LER than their thicker counterparts. They also tend to have higher susceptibility
to poisoning effects and unexposed film thickness loss than their thick
resist counterparts.[31,32] It is widely appreciated that understanding
and controlling the causes of defects associated with UTR films are major
challenges for the near-term development of UTR process technology.
Resolution Limits Due to Resist Polymer Molecular Properties
A 1 nm CD and LER tolerance of resist features as specified in the 2003
ITRS is smaller than the dimensions of the polymer molecules in today’s
resists, given a typical carboncarbon bond length of 0.13-0.15 nm.
A printed gate length of 13 nm is only a small multiple of the radius
of gyration, rg (rg ~0.6×MW0.5, where MW is molecular weight) of typical
amorphous polymers used in resists today. Therefore, the ITRS specifications
call for near-atomic-scale resolution, which is realistically untenable
with the present resist architectures. Resolution will in effect be limited,
and LER will be negatively impacted, at the 22 nm node as the length scale
of resist polymer material properties (polymerization length distribution,
polymer end-to-end distance, and radius of gyration, etc.) approach the
printed gate length in resists.
Resist Outlook for the 22 nm Technology Node
Image blur caused by acid diffusion into unexposed areas of resists can
only be limited, but not eliminated, if high sensitivity due to chemical
amplification is to be maintained. This is because the mechanisms responsible
for high sensitivity in chemically amplified resists are intimately tied
to the processes that lead to image blurring. This makes it extremely
difficult, if not impossible, to have a highly sensitive, highresolution
chemically amplified resist based on the conventional resist design concepts.
Therefore, novel resist design concepts, incorporating different polymer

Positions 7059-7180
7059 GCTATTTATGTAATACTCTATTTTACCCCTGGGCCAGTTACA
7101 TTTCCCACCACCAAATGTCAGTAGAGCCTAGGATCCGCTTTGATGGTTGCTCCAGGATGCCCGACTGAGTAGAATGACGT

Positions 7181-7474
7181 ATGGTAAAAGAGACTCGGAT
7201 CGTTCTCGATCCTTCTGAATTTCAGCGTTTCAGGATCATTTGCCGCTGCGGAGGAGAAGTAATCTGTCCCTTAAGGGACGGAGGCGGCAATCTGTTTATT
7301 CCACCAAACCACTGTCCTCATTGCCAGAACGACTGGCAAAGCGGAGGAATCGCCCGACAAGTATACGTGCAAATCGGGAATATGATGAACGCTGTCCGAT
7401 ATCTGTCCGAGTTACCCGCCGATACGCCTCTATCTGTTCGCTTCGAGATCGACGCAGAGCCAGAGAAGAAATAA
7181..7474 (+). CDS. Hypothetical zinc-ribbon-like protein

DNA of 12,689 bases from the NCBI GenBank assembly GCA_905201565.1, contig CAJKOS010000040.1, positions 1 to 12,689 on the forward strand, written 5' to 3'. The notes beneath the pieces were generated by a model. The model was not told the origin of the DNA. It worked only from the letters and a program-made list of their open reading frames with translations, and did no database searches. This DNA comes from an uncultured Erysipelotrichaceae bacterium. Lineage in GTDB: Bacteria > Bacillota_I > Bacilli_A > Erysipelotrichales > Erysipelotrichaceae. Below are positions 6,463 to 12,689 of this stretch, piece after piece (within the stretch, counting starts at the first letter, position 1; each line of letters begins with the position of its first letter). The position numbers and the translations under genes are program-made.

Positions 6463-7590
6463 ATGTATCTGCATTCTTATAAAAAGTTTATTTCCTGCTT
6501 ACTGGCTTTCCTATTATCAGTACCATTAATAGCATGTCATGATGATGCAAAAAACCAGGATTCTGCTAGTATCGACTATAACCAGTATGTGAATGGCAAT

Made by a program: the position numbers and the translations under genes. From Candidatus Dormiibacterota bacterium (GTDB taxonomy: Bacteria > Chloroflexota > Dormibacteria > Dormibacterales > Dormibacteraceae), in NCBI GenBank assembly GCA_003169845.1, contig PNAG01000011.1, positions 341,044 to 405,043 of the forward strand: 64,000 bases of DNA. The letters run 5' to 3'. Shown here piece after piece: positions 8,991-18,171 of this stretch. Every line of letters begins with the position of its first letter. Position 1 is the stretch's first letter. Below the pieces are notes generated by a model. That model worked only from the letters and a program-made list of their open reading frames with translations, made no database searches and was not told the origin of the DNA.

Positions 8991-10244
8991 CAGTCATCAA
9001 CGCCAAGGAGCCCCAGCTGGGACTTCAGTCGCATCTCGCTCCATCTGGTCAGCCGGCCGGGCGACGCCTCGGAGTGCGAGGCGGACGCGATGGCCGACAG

architectures and photoacid generators that can achieve high sensitivity,
should be explored. Such alternative resist design concepts could incorporate
photo-catalysts with welldefined limited lifetimes, whose diffusion length
at nominal processing temperature could be targeted to match the resolution
requirements of the 22 nm design rule. This will ensure that at the barest
minimum, the acid can only diffuse to a manageable distance that should
fall within the geometry of the 22 nm design rule.
Low-activation energy acetal and ketalbased chemically amplified resists
could be extendible to the 22 nm technology node, if ways are found to
mitigate their outgassing and LER problems. It is of course possible for
exposure tools to be designed such that outgassed species from resists
are prevented from reaching the optical elements. It is also possible
to smoothen the walls of patterned resist features using standard post-lithographic
processing techniques like UV-hardening, electron beam irradiation, thermal
flow, and surfactant rinse. Also, non-chemically amplified resists are,
in principle, extendible to the 22 nm technology node, with highexposure
doses and low throughput, if only the exposure tools can support that.
Conventional resist technology will be resolution limited at the 22 nm
design rule. Chemical amplification chemistry runs into “diffusional limits”
with high-activation energy resist systems that are not extendible to
this node, while low-activation energy ones may be extendible this node,
but at the cost of significant outgassing and poor LER. Non-chemically
amplified resists are also extendible to this node, but at the cost of
throughput and high exposure doses. For this node, photoresists will no
longer be chemically amplified, at least as we know them today, for the
following reason: Starting from molecular dimensions, we derive a typical
minimum pixel size of (10 nm)3 in order to contain at least 1,000 sensitizers
and switchable groups. With the pitch being at least five times the maximum
diffusion length of 10 nm, the minimum pitch for chemically amplified
resists is 50 nm. So for the 32 nm half-pitch node there will be hardly
any chemical amplification; for the 22 nm there will be no chemical amplification
at all. Thin film instabilities, confinement effects as manifested in
the degradation of thermophysical properties, will become significant
at the 40-80 nm specified resist thickness.